Propane substitutes for water in shale fracking
HOUSTON (Reuters) - Many controversies surround hydraulic fracturing of underground shale deposits in the quest for oil and gas, but a small Canadian oilfield services company has pioneered a way around one of them: the use of prodigious amounts of water in the process.
"Fracking" generally involves blasting millions of gallons of water down a shale well to free up oil and natural gas, and then the water needs to be disposed of because it may contain toxic drilling byproducts like heavy metals.
Much of the water required for a so-called frack job is sourced from lakes, rivers or city water systems, and water is in short supply in some drilling areas, such as drought-plagued Texas.
GasFrac Energy Services Inc is winning customers, including Chevron Corp, by using a flammable propane gel instead of the water, chemicals and sand typically blasted into rock or tight sand formations to release trapped oil and gas.
One benefit of the growing technology is that no water is used.
"The disposal situation is basically eliminated," said Zeke Zeringue, the new chief executive officer of GasFrac. "Usually, it's a lot of water in and a lot of water out."
The gelled propane turns into a gas and exits the well with the natural gas or oil stream produced, eliminating the use of millions of gallons of water pumped into a well, Zeringue said.
Richard Spears, a leading oilfield services adviser to the petroleum industry and a former Halliburton Co engineer, said using liquefied petroleum gas, or propane, makes perfect sense from a technical point of view.
"It's an ideal liquid to crack the rock open with because it does not damage the rock like water would," Spears said. "Water may cause the rock to swell."
Still, the potential for the propane to ignite is a danger that can't be ignored, Spears said.
"As a former frack engineer, I get the willies when I think about getting anywhere near a frack that is flammable," he said. "When it catches fire, it doesn't burn nicely."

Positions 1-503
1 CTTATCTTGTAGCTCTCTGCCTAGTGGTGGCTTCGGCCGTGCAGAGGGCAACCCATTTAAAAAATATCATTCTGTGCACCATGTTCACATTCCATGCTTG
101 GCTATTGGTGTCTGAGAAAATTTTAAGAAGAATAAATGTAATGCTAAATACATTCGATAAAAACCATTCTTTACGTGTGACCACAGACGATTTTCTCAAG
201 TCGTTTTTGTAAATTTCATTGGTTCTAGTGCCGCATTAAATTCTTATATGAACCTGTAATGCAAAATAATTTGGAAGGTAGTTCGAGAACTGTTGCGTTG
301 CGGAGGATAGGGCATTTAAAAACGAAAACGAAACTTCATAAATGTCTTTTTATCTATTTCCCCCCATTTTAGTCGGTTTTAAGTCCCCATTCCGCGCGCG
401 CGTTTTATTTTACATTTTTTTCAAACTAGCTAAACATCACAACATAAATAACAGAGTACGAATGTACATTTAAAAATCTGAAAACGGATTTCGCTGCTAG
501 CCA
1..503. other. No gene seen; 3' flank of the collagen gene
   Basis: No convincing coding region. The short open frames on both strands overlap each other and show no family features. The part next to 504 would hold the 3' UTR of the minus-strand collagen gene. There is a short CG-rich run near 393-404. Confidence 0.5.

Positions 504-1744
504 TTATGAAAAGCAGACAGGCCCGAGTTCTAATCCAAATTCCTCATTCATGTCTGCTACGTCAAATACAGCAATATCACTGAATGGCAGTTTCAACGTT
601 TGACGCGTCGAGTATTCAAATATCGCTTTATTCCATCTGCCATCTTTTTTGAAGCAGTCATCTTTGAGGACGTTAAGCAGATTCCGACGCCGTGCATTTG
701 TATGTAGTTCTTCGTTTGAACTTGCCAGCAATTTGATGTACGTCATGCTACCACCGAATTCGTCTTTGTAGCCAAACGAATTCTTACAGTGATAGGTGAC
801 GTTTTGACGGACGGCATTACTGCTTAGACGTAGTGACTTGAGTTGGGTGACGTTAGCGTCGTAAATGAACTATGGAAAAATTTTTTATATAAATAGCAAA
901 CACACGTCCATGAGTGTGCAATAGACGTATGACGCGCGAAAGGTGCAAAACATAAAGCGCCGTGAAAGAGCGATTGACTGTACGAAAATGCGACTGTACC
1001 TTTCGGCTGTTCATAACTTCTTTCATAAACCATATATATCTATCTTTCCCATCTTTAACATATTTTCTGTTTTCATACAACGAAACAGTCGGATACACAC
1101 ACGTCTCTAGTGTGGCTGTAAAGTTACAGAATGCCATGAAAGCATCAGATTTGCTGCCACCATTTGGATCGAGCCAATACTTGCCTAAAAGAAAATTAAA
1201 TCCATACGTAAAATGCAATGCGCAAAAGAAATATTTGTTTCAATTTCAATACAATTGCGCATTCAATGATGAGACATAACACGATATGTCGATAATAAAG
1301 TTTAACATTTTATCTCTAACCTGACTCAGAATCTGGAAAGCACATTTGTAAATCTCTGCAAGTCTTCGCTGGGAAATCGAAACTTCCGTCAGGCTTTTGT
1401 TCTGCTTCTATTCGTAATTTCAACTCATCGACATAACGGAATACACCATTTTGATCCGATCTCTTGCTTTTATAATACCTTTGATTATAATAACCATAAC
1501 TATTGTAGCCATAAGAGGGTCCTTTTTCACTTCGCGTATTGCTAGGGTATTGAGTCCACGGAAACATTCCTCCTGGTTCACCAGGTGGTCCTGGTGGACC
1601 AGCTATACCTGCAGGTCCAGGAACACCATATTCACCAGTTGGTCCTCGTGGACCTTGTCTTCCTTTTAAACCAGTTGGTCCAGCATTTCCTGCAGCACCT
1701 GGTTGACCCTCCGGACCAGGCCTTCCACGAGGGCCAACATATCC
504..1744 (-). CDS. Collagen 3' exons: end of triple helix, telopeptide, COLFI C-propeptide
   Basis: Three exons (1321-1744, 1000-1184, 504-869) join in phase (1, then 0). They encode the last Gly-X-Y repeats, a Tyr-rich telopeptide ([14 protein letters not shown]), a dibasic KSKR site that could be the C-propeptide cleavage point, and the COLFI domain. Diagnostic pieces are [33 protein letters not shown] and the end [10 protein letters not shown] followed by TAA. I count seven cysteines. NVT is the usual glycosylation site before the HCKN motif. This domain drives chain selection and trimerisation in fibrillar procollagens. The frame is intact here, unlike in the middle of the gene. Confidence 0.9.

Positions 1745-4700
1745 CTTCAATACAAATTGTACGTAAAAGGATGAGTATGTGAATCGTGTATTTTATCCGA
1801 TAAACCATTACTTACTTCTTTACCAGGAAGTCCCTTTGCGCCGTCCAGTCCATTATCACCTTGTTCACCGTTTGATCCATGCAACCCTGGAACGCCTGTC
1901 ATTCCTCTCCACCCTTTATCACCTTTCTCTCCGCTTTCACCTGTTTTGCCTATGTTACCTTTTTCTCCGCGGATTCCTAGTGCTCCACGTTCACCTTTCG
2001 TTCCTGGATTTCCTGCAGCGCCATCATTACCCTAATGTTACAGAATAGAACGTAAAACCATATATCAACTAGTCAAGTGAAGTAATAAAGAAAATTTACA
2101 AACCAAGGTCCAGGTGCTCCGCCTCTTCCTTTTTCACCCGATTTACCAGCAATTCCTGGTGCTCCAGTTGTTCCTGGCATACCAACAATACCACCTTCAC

Two fires have broken out at sites in Canada where a propane fracture was under way or about to take place, causing burns to some workers.
GasFrac CEO Zeringue said the process is safe.
"We've actually exceeded the capabilities to deliver this technology and in an environmentally sound manner," he said.
The Calgary, Alberta company said it recently signed multi-year contract with a major production company.
The process has received clearances from regulators in Canada. Various state regulators in the United States have reviewed the technology, including the Oil and Gas Division of the Oklahoma Corporation Commission.
Oklahoma inspector Gayland Darity wrote in a technical report that the safety precautions taken by GasFrac at the job he witnessed were "the best" he had ever seen.
Still, according to his report, three firefighters were on hand, including one trained as an emergency medical technician. The firefighters had water, foam and chemicals at the ready to battle any potential blazes, a departure from a frack job using water.
A commission spokesman said the opinions in Darity's report were personal, not those of the commission.
The technology is so new that it has yet to catch the attention of U.S. environmentalists who track fracturing issues.
Emily Wurth, program director at the public interest group Food & Water Watch, said new fracturing technologies are not subject to enough oversight.
"People across the country are the guinea pigs for the industry," Wurth said. "My concern is a lot of these new technologies are adopted before we ensure that they are safe."
Most of GasFrac's frack jobs have been performed in western Canada, but the company is fracking more and more wells in North America. Their largest customer is Canadian oil and gas company Husky Energy. Now some of the world's largest companies are giving the technology a look, including Chevron and Royal Dutch Shell, the company's CEO said.
GasFrac said it has so far performed more than 1,000 propane fracks on 400 wells, it said.
The company began operations in Texas this summer, using its technology to frack a well in the Eagle Ford Shale for a small Canadian company called Jadela Oil Corp
The well was fracked using propane, butane and sand instead of water. Texas is experiencing one of the worst droughts on record, and water use in the state has been an issue.
The company is also operating in the Marcellus Shale covering parts of the U.S. Northeast, where opposition to drilling has been the most fierce.
"This is the market that is booming," Zeringue said a day ahead of a trip to Houston to see potential customers. "I think this could be a game changer for the industry."
(Editing by Derek Caney)